LONDON, March 13 Capital flight from Russia has
risen sharply since the start of this year to $45-$50 billion,
Goldman Sachs said on Thursday, predicting full-year outflows
could be as much as $130 billion, or double 2013 levels.
Goldman says its calculations show capital outflows have
jumped 60 percent from year-ago levels as the economy slows and
the threat of Western sanctions bites. It also slashed its
forecast for Russian economic growth this year to 1 percent.
Western powers are considering imposing sanctions on Moscow
in response to its military intervention in neighbouring
Ukraine, especially if the Crimea region votes this weekend in
a referendum to secede from Ukraine and join Russia.
"The Achilles heel of the Russian economy remains the flow
abroad of Russian capital following any shock. We would also
think that any sanctions or even the threat of sanctions will be
ultimately targeted at these flows," Goldman analysts Clemens
Grafe and Andrew Matheny said in a note.
"Most of these flows, in our view, are driven by Russian
capital outflows rather than lower foreign inflows."
Grafe and Matheny calculate that total net private capital
outflows amounted to $45-50 billion in the year to date, or more
than a 10th of Russia's economic output in the first 2014
quarter. The outflows also represent a big jump over the $28
billion that left the country in the first three months of 2013,
Their models indicate total capital outflows for the year of
If confirmed, the data indicates growing pressure on the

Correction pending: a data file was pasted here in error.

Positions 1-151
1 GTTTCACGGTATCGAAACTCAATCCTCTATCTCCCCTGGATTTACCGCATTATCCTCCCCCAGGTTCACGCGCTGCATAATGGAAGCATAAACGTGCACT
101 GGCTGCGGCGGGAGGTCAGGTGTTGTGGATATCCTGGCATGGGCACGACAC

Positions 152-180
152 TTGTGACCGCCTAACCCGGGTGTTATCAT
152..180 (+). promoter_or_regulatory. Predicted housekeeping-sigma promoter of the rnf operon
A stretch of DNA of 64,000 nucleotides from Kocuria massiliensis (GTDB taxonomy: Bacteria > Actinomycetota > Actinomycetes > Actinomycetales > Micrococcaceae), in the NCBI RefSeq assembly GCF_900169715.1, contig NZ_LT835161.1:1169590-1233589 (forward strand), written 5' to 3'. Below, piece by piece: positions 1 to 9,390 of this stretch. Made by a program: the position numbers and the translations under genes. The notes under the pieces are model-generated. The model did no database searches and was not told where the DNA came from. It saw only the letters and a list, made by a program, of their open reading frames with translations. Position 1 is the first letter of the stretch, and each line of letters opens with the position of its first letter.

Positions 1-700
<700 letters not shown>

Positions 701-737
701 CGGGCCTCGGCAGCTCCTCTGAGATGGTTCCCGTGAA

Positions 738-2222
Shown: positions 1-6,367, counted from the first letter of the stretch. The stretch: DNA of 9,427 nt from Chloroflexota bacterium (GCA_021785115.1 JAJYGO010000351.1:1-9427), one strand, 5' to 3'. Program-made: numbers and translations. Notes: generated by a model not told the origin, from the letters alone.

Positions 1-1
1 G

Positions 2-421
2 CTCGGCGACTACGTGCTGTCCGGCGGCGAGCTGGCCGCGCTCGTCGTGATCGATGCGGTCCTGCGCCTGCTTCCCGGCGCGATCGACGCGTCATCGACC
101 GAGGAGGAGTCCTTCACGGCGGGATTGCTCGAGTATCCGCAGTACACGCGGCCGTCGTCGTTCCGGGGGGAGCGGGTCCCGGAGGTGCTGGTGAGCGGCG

Russian economy which is already showing its slowest growth
since 2008. Official data shows capital flight was $62.7 billion
in 2013, with outflows totalling $420 billion since 2008.
Goldman based its capital flight calculations on estimates
of a $25 billion current account surplus in the first three
months of the year and around $30 billion in foreign exchange
interventions by the central bank.
"If we are right in our estimate of net private capital
flows, pressure on the central bank's FX reserves will continue
all year," the analysts said.
Goldman also is the latest investment bank to cut economic
growth forecasts, predicting the economy will grow 1 percent
this year. Citi this week also cut its 2013 growth estimates to
"Recent events including an even sharper than we had
forecasted depreciation in the rouble, an even more aggressive
reduction in public sector wage growth and, most importantly, a
sharp shock to confidence on the back of the heightened
political tensions ... require a significant change in our
forecasts," Goldman told clients.
They added however that given the fluidity of the Ukraine
situation and possible policy responses, the margin of errors in
all the forecasts remained large.